Back in the 1970s, in honor of the 200th anniversary of the Declaration on Independence, John Jake wrote a series of eight best selling novels. Collectively know as The Kent Family Chronicles, or The American Bicentennial Series, they tell the story of Phillipe Charboneau, a Frenchmen who travels through England and the New World in Revolutionary times, changing his name to Philip Kent, and interacting with a surprisingly large number of historical figures. The series continues with Philip’s descendants, eventually ending in 1890.
Given the books’ popularity, it should come as no surprise that they would be adapted for the screen. Or, the first three were, anyway, as television miniseries. Acorn Media has released a DVD set of these called The Kent Chronicles. This three disc edition contains the trio of films, broadcast in 1978 and 1979, and each over three hours long.
The first in the series is The Bastard. Here, Phillipe Charboneau (Andrew Stevens, Dallas, The Boondock Saints) is 17-years-old when he learns that he is the son of the Duke of Kent. The Duke is ill and won’t claim his bastard child. Feuding with the legitimate family, and too poor to go home, Phillipe flees to London. There he meets Benjamin Franklin (Tom Bosley, Happy Days), who convinces Phillipe that America is the place to go.
Changing his name to Philip Kent, the protagonist is not in Boston very long before getting involved with the rebels and participating in the Boston Tea Party. Philip concurrently plays a role in the early dispute for the colonies, while haunted by the past he left in England, which follows him across the pond. The Bastard culminates in love and the Battle of Concord.
Picking up months later, The Rebels continues Philip’s role in the war. This takes him away from home, leaving his wife, Anne Kent (Kim Cattrall, Sex and the City) to fend for herself, which, to make a long story short, does not go well.
The Rebels also follows Philip’s friend, Judson Fletcher (Don Johnson, Miami Vice, Nash Bridges), a drunk and a womanizer. Judson’s luck may even by worse than Philip’s, as it’s awfully hard to build a life for oneself when constantly offending others. If only Judson could give up the women and the booze, he might stand a chance.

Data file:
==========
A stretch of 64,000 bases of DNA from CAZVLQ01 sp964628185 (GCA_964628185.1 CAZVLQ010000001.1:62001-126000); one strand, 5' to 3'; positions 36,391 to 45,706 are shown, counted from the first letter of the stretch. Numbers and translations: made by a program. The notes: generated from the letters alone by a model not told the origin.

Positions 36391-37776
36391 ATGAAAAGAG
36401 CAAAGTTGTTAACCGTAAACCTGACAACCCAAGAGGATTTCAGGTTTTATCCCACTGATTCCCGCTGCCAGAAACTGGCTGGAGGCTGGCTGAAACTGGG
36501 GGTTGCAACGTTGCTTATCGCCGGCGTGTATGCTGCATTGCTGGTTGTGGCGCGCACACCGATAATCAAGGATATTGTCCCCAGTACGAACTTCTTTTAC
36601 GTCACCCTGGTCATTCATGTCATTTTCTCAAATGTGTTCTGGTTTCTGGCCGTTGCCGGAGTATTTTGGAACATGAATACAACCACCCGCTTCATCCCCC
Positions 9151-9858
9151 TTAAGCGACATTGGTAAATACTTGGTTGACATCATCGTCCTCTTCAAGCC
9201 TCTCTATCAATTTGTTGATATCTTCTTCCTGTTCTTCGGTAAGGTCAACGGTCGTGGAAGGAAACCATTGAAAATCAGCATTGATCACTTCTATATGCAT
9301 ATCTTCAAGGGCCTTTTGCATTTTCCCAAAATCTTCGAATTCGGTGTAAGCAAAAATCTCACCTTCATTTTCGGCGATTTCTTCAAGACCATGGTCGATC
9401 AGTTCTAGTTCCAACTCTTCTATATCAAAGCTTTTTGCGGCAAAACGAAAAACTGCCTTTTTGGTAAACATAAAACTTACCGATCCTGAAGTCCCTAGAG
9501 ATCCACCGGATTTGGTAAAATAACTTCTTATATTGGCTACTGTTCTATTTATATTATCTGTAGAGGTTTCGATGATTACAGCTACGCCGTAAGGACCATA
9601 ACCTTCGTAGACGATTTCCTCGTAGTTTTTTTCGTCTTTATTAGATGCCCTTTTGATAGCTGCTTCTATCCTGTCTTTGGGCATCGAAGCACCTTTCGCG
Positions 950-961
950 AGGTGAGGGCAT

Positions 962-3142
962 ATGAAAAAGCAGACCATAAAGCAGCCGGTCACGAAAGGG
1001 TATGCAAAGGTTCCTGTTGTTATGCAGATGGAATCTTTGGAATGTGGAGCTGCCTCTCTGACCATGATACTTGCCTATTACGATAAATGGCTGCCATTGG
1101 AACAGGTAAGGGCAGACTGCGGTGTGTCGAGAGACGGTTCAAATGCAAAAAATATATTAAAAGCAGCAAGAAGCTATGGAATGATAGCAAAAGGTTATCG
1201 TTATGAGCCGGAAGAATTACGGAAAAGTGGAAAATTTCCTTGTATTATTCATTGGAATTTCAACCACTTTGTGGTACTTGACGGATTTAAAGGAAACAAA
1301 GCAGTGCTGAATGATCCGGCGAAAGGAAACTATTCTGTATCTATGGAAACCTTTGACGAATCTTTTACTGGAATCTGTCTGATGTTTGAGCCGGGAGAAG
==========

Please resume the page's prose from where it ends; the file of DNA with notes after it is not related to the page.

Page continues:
In the third chapter, The Seekers, the Kent family has grown older. Philip’s son, Abraham (Randolph Mantooth, Emergency!), is the new focus, and he’s trying to build a life on the frontier. Family squabbling rears its ugly head again, resulting in some severe falling outs. Eventually the family is caught up in the War of 1812.
After watching The Kent Chronicles, it’s really a shame more adaptations weren’t made from the rest of the books. The Bastard and The Rebels tells Philip’s tale pretty completely. But The Seekers mostly sets up his kids and grandkids for stories that never make it to screen. The books have the luxury of additional volumes. This DVD set does not, making the third installment, while still enjoyable, inferior to the first two.
On the whole though these are excellent specials, and a big draw is seeing all of the famous faces that pop up throughout the saga. William Shatner (Star Trek, Boston Legal) plays Paul Revere. Buddy Ebsen (The Beverly Hillbillies) is Benjamin Edes. Lorne Green (Bonanza) is Bishop Francis. Peter Graves (Mission: Impossible, Airplane!) plays George Washington. Harry Morgan (M*A*S*H), John de Lancie (Star Trek: The Next Generation), Jim Backus (Gilligan’s Island), William Daniels (Boy Meets World), Robert Vaughn (The Man from U.N.C.L.E.), Delta Burke (Designing Women), Robert Reed (The Brady Bunch), Ed Harris (The Hours), Olivia Hussey (Romeo & Juliet), and Eric Stoltz (Caprica) also appear, among others.
The Kent Chronicles is sort of like a Roots for white people. Yes, the suffering is often brought more upon themselves in this series than the historic African-American one. But it depicts several generations of a family, showing the story of how they got to America, and what happened after. It’s also a little bit like Forrest Gump in that the fictional narrative is interwoven with many important real events. It might not be quite as entertaining or renowned as either of those, but it’s still a very good story, well executed here.
The Kent Chronicles is most definitely a product of the era in which it was made. More soapy than political, the budget wasn’t available to get too gritty or realistic. The story frequently sways into the cheesy and melodramatic. However, if you keep in mind not only the time period in which the action is set, but also when the miniseries were made, it’s easy to just enjoy this escapist television, not worrying about plot holes or historical inconsistencies.
Visually, too, The Kent Chronicles is a bit lacking by today’s standards, but perfectly acceptable for the time. The quality isn’t bad for the late 1970s, though one wishes a little more work would have been put into restoring it. It’s presented full screen. But given that this is the only release available for these shows, most fans will just be grateful for any edition.
Sadly, there is a severe lack of bonus features. All that is included is a two minute trailer and a biography of the books’ author, John Jakes. Couldn’t the actors have been interviewed? Historians consulted to give perspective? Ah, well. Maybe, if The Kent Chronicles sells well enough, we’ll get extras and a better restoration when it comes out on Blu-ray.
The Kent Chronicles is available now wherever DVDs are sold.